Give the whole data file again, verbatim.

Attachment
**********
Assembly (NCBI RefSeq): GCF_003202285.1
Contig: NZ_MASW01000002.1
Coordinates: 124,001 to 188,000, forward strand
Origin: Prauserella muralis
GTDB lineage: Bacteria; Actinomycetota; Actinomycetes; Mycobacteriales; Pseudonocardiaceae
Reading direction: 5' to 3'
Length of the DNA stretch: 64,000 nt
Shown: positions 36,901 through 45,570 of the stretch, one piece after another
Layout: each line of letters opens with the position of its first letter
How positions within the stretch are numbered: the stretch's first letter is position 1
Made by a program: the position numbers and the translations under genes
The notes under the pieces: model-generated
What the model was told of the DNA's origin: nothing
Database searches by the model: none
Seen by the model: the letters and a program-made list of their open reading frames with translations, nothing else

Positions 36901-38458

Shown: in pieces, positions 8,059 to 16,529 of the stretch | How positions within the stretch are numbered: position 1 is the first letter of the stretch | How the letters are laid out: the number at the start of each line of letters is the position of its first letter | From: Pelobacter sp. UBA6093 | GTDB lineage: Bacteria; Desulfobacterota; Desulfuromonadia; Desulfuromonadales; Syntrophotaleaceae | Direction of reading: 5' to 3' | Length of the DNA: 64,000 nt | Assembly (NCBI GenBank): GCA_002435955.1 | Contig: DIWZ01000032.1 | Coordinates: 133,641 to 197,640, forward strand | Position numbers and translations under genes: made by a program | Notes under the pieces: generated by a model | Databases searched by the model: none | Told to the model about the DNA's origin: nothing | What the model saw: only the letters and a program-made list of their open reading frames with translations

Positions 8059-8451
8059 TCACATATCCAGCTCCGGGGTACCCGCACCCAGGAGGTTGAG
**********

Assembly (NCBI RefSeq): GCF_003202285.1
Contig: NZ_MASW01000002.1
Coordinates: 124,001 to 188,000, forward strand
Origin: Prauserella muralis
GTDB lineage: Bacteria; Actinomycetota; Actinomycetes; Mycobacteriales; Pseudonocardiaceae
Reading direction: 5' to 3'
Length of the DNA stretch: 64,000 nt
Shown: positions 36,901 through 45,570 of the stretch, one piece after another
Layout: each line of letters opens with the position of its first letter
How positions within the stretch are numbered: the stretch's first letter is position 1
Made by a program: the position numbers and the translations under genes
The notes under the pieces: model-generated
What the model was told of the DNA's origin: nothing
Database searches by the model: none
Seen by the model: the letters and a program-made list of their open reading frames with translations, nothing else

Positions 36901-38458

Shown: in pieces, positions 8,059 to 16,529 of the stretch | How positions within the stretch are numbered: position 1 is the first letter of the stretch | How the letters are laid out: the number at the start of each line of letters is the position of its first letter | From: Pelobacter sp. UBA6093 | GTDB lineage: Bacteria; Desulfobacterota; Desulfuromonadia; Desulfuromonadales; Syntrophotaleaceae | Direction of reading: 5' to 3' | Length of the DNA: 64,000 nt | Assembly (NCBI GenBank): GCA_002435955.1 | Contig: DIWZ01000032.1 | Coordinates: 133,641 to 197,640, forward strand | Position numbers and translations under genes: made by a program | Notes under the pieces: generated by a model | Databases searched by the model: none | Told to the model about the DNA's origin: nothing | What the model saw: only the letters and a program-made list of their open reading frames with translations

Positions 8059-8451
8059 TCACATATCCAGCTCCGGGGTACCCGCACCCAGGAGGTTGAG